Hello, My Name Is…

A sermon based on Luke 3:21-22 and Isaiah 43:1-7 preached on January 10th, 2016

Sermon audio

What’s in a name? Perhaps when I ask a question like that, your mind goes directly to Shakespeare. Romeo and Juliet.

What’s Montague? It is nor hand, or foot, nor arm, nor face…O! be some other name: What’s in a name? That which we call a rose by any other name would smell as sweet!

That’s Juliet struggling with her identity as a Capulet and Romeo a Montague, and the very real significance of those two names. What is it about names?

I remember coming home from school—my brother and I were latchkey kids—before ever stepping into the house, I would run to the mailbox and sort through each piece of mail. Rare were the days there was a piece of mail for me, but everyday I hoped there was. On those rare days, though! It was so exciting to flip through all the junk and find an envelope with my name on it! What kid doesn’t like to see their name spelled out in big huge letters?! It means that someone out there, whether they had any idea who you were or not, took a moment to type or write your very own name out onto a piece of paper. “Someone out there knows I exist! That I’m a person with an identity all my own.”  It’s a rite of passage, and it is like magic, too!

What is it about our names?

The Bible is full of stories about people who are called by their names—chosen out of a crowd for some special reason. People like Abram and Sarai in Genesis who were wandering the desert as nomads—two unknowns who kept to themselves, more or less, anonymous—then that moment when all of that changed. A voice rose up from somewhere—who knows where, really—and spoke their names.  “Abram, Sarai.” And from that moment on, their lives changed. No longer anonymous desert wanderers, God said that Abram and Sarai would now be called Abraham and Sara, the Father and Mother of nations.

We only have to flip a few more pages to Gen 32 where Jacob wrestles with a strange presence who feels a whole lot like God to him. And God asks Jacob his name, and Jacob grunts it out while he’s still wrestling with this presence, and God says,

No more. Now you will be called Israel…he who wrestles with God.”

There are many more stories like this in between, but perhaps the most notable name change in the New Testament comes when Saul, the Pharisee and Christian-killer, powerful and noteworthy among the leadership of his day is blinded by light along the Damascus Road. The book of Acts tells the story. His eyes were so damaged by this light that scales developed over them, and it took 3 days for them to fall away, but when they did, he was a brand new man, a different person. He was immediately baptized, and God gives him a new name. “Paul,” which means small or humble. When you meet Jesus, you’re no longer the same. Your name may or may not change, but your entire identity does.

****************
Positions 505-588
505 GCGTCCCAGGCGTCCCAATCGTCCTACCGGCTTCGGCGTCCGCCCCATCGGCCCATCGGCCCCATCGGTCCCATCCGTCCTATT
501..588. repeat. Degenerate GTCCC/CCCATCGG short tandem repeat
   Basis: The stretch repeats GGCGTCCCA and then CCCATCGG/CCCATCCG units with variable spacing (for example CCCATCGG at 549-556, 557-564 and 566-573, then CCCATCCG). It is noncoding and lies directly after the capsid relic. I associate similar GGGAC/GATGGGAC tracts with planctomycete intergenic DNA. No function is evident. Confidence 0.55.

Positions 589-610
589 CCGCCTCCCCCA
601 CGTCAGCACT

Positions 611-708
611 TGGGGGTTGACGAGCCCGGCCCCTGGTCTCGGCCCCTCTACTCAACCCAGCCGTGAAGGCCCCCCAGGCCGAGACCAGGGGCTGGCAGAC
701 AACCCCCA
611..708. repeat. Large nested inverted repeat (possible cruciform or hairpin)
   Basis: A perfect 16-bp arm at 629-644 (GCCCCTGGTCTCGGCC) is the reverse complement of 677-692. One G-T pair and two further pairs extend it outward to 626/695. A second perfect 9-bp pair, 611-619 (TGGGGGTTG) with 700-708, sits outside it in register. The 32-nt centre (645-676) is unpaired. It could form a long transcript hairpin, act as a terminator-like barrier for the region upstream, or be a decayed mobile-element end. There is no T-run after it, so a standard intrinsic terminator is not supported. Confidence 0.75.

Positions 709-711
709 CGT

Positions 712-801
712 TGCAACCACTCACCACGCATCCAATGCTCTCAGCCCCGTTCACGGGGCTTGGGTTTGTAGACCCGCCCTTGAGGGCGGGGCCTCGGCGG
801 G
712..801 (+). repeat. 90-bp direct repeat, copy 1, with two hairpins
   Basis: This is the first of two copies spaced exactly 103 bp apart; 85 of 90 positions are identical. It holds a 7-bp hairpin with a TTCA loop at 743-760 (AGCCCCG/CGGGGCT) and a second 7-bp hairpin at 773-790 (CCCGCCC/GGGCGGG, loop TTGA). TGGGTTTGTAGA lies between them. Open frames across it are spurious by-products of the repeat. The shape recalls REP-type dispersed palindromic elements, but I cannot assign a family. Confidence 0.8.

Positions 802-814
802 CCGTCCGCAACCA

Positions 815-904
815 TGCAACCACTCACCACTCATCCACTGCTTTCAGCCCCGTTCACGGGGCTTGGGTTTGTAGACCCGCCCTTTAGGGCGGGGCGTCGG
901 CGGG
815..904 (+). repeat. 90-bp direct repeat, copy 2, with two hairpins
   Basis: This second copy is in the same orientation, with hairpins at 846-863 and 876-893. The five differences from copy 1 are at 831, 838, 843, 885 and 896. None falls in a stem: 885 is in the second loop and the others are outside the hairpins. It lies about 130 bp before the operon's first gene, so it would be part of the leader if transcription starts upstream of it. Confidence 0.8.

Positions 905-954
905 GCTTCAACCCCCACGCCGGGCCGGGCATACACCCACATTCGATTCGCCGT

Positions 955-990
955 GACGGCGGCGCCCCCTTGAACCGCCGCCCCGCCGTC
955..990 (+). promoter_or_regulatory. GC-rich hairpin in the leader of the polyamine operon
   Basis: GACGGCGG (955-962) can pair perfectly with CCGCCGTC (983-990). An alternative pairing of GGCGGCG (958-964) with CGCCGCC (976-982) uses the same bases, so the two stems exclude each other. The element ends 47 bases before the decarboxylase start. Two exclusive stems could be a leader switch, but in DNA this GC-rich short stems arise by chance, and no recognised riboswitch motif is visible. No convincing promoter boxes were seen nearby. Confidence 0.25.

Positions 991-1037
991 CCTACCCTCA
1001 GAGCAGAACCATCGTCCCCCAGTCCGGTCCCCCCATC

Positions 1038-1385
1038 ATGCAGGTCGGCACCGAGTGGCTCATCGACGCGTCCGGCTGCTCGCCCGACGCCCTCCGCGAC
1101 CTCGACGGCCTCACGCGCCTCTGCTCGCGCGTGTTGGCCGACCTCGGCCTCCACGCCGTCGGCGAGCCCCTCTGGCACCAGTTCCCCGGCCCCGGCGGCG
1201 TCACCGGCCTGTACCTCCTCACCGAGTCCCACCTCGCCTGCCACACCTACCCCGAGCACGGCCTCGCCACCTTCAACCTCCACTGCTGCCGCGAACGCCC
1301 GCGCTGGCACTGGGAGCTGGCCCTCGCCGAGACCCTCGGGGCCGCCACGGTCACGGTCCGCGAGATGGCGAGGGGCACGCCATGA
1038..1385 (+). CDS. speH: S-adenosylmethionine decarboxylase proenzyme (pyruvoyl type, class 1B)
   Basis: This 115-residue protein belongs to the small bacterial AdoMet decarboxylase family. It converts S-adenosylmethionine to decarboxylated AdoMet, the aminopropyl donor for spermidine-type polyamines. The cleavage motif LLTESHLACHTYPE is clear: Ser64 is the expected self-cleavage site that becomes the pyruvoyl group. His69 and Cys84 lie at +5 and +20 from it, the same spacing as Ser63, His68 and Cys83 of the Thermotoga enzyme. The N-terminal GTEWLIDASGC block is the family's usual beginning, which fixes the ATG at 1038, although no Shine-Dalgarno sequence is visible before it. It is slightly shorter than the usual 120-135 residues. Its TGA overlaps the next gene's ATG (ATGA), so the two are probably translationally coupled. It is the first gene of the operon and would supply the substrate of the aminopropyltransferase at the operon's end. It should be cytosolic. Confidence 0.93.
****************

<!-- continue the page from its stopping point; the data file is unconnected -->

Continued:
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In all these cases and more, when we are called by our name, it affirms that we are known, and all of us want to be known. More than anything else in the world, we want to be known.

And then we have the story of Jesus’ baptism, where once Jesus is lifted out of the water, there’s that voice again, from who-knows-where exactly. And this time it says: “You are my Son, whom I dearly love; in You I find happiness.” Beautiful, affirming words! Words of validation and blessing. Which one of us doesn’t need to hear these words, or ones like them, spoken to us by others?

And then the words for today from Isaiah, from that voice again:

Don’t fear; I have redeemed you; I have called you by name; you are mine…You are precious in my eyes, honored, and I love you.

With words like that, God gives us identity and value, gives us a place to belong, affirms us as His own.

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Luke doesn’t take long to tell us the story of Jesus’ baptism. Just these two short verses. But in them is something that all the other Gospels don’t have. We have this little, wondrous sentence right at the beginning:

When everyone was being baptized, Jesus was also baptized.

John the Baptist was a popular guy, people stood in line for hours to be baptized by him. When John the Baptist saw Jesus coming, he didn’t move Him to the front of the line. There’s no VIP passes for Jesus here. Jesus is just one of many in and among the masses that day. He stood in line and waited for His turn just like everyone else did. The browbeaten and the sick, the forgotten and the disenfranchised, they formed lines in the hopes of being restored through the waters of baptism, hoping there could be a new beginning for them, and Jesus joined them. The line was long and it moved slowly because John the Baptist took his time with each and every one of them. I imagine he asked them their names and then he repeated each name, lifting it up so God would hear it and affirm it. Then he immersed them.